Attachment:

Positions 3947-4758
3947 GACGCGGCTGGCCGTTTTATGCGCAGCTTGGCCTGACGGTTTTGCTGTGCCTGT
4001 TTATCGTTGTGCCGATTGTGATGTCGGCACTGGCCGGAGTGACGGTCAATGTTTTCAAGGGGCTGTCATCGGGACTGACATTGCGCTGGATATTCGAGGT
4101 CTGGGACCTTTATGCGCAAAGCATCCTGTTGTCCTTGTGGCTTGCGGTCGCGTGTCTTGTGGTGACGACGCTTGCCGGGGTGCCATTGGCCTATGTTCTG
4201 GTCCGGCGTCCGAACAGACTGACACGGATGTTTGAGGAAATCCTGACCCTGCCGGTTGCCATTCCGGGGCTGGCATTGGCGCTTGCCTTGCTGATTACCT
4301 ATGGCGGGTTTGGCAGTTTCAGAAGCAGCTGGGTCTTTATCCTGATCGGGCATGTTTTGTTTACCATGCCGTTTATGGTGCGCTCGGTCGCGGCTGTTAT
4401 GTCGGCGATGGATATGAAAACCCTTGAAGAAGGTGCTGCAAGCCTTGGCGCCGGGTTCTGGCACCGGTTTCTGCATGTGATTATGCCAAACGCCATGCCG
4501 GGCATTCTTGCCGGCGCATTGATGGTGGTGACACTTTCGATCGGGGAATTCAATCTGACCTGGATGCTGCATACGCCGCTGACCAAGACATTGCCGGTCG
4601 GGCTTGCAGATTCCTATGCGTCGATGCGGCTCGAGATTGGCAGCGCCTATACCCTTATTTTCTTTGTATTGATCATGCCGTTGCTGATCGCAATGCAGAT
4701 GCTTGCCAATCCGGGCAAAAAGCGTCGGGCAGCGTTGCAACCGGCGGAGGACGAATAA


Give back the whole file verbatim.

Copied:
Positions 3947-4758
3947 GACGCGGCTGGCCGTTTTATGCGCAGCTTGGCCTGACGGTTTTGCTGTGCCTGT
4001 TTATCGTTGTGCCGATTGTGATGTCGGCACTGGCCGGAGTGACGGTCAATGTTTTCAAGGGGCTGTCATCGGGACTGACATTGCGCTGGATATTCGAGGT
4101 CTGGGACCTTTATGCGCAAAGCATCCTGTTGTCCTTGTGGCTTGCGGTCGCGTGTCTTGTGGTGACGACGCTTGCCGGGGTGCCATTGGCCTATGTTCTG
4201 GTCCGGCGTCCGAACAGACTGACACGGATGTTTGAGGAAATCCTGACCCTGCCGGTTGCCATTCCGGGGCTGGCATTGGCGCTTGCCTTGCTGATTACCT
4301 ATGGCGGGTTTGGCAGTTTCAGAAGCAGCTGGGTCTTTATCCTGATCGGGCATGTTTTGTTTACCATGCCGTTTATGGTGCGCTCGGTCGCGGCTGTTAT
4401 GTCGGCGATGGATATGAAAACCCTTGAAGAAGGTGCTGCAAGCCTTGGCGCCGGGTTCTGGCACCGGTTTCTGCATGTGATTATGCCAAACGCCATGCCG
4501 GGCATTCTTGCCGGCGCATTGATGGTGGTGACACTTTCGATCGGGGAATTCAATCTGACCTGGATGCTGCATACGCCGCTGACCAAGACATTGCCGGTCG
4601 GGCTTGCAGATTCCTATGCGTCGATGCGGCTCGAGATTGGCAGCGCCTATACCCTTATTTTCTTTGTATTGATCATGCCGTTGCTGATCGCAATGCAGAT
4701 GCTTGCCAATCCGGGCAAAAAGCGTCGGGCAGCGTTGCAACCGGCGGAGGACGAATAA